New study documents burden of irritable bowel syndrome for U.S. sufferers
Seattle, WA (October 21, 2002) -- Results of a survey of patients with irritable bowel syndrome in the United States presented at the 67th Annual Scientific Meeting of the American College of Gastroenterology reveal a substantial burden on patients, including decreased quality of life, high out-of-pocket costs, and losses in productivity among other findings.
IBS is a cluster of symptoms consisting commonly of abdominal pain, bloating, constipation and diarrhea. Some IBS patients experience alternating diarrhea and constipation. IBS is a functional disorder of the intestine. There is no sign of the disease that can be seen or measured, but the intestine is not functioning normally. It is common, occurring in about one in five Americans, more commonly in women. It usually begins in late adolescence or early adult life and rarely appears for the first time after the age of 50.
A survey mailed to 1,340 members of a national patient advocacy organization representing those with irritable bowel syndrome resulted in 657 responses. The survey, developed by Mugdha Gore, Ph.D. of Avalon Health Solutions on behalf of Novartis Pharmaceuticals Corporation, solicited information on patient demographics, disease history, symptom frequency and bothersomeness, health care utilization, medication use, out-of-pocket expenses, and impact of symptoms upon productivity and functioning.
Of the respondents, 65% met accepted criteria for IBS (Rome II). Of these, 95% were white, 79% female, and 58 % single. Their mean age was 54 and mean age at IBS diagnosis was 41 years. Among those with IBS, 99% experienced one or more GI symptom during the past 3 months, and two-thirds of IBS patients experienced 10 to 24 GI symptoms during this time.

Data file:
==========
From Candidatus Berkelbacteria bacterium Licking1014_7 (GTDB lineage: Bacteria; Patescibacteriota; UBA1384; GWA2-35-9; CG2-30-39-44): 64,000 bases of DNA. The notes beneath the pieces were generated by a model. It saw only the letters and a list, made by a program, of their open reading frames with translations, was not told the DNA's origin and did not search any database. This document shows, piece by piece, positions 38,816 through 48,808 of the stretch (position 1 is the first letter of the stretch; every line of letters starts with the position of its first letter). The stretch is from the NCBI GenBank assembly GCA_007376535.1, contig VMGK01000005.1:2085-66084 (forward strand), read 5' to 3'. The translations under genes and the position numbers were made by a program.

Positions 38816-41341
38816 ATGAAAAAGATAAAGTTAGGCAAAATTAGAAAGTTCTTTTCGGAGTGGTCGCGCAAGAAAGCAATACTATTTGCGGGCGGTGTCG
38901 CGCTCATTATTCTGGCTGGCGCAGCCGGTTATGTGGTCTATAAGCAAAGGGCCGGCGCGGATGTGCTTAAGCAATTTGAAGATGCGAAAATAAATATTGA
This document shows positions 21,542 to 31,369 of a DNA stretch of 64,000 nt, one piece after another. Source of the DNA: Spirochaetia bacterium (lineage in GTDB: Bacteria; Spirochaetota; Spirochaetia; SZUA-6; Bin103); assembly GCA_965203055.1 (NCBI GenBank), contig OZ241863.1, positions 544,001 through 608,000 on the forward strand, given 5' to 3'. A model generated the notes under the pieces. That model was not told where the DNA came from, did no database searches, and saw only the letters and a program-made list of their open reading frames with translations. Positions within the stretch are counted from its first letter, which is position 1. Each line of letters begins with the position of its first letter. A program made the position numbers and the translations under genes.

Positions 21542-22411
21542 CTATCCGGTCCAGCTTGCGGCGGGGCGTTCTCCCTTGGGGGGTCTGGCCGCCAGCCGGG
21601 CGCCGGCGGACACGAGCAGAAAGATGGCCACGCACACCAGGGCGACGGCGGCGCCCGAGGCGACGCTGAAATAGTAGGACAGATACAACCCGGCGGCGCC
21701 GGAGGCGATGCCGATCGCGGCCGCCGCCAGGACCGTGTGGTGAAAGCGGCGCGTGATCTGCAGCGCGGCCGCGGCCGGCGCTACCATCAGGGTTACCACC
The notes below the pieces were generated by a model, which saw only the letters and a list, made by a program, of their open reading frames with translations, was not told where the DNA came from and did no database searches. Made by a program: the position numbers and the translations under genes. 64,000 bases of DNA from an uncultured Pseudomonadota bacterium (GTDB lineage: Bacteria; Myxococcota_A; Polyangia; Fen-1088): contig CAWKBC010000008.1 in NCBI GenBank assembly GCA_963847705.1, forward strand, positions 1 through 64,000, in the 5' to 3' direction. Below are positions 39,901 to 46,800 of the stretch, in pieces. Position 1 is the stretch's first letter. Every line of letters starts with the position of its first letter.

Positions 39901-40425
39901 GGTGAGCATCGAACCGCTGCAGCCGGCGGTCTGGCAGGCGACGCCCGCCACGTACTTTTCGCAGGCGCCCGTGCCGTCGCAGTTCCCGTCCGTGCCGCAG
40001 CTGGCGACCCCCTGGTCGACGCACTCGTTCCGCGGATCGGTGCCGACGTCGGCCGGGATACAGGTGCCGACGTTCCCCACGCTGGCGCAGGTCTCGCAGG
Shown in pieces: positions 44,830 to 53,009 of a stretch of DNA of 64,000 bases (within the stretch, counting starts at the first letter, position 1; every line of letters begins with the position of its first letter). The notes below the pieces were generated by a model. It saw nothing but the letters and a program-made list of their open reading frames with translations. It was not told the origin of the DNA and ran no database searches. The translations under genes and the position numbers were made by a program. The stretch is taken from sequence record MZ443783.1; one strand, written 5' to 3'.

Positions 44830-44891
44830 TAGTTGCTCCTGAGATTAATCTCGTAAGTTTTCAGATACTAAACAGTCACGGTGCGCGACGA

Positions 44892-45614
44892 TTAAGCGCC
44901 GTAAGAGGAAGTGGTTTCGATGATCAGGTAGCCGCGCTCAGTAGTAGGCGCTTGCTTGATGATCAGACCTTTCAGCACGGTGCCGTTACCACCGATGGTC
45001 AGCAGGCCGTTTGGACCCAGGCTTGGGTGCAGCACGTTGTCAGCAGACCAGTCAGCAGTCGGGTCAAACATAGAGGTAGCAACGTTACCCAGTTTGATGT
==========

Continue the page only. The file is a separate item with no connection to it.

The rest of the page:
Almost all (97%) had two or more consults with a health care professional for their GI disorder in the last three months, and 75% reported had four or more consults (visits and telephone calls.)
The use of multiple over-the-counter (OTC) and prescription medications and alternative therapies was common: 89% reported taking at least 3 three therapies (1 Rx, 1 OTC and 1 alternative.) Over 40% reported taking two or more of each Rx (57%), OTC (47%) and alternative therapies (43%.) Patients spent an average of $258 for their GI disorder during the past three months, according to the survey findings.
Of IBS patients who work, 39% reported missing work and decreased productivity an average of 6 days and 16 days respectively, and decreased productivity at home an average of 16 days in the last three months. Ninety percent reported limited ability to perform important daily activities due to their GI disorder.
The ACG was formed in 1932 to advance the scientific study and medical treatment of disorders of the gastrointestinal (GI) tract. The College promotes the highest standards in medical education and is guided by its commitment to meeting the needs of clinical gastroenterology practitioners. Consumers can get more information on GI diseases through the following ACG-sponsored programs:
1-800-978-7666 (free brochures on common GI disorders, including ulcer, colon cancer, gallstones, and liver disease)
1-800-HRT-BURN (free brochure and video on heartburn and GERD)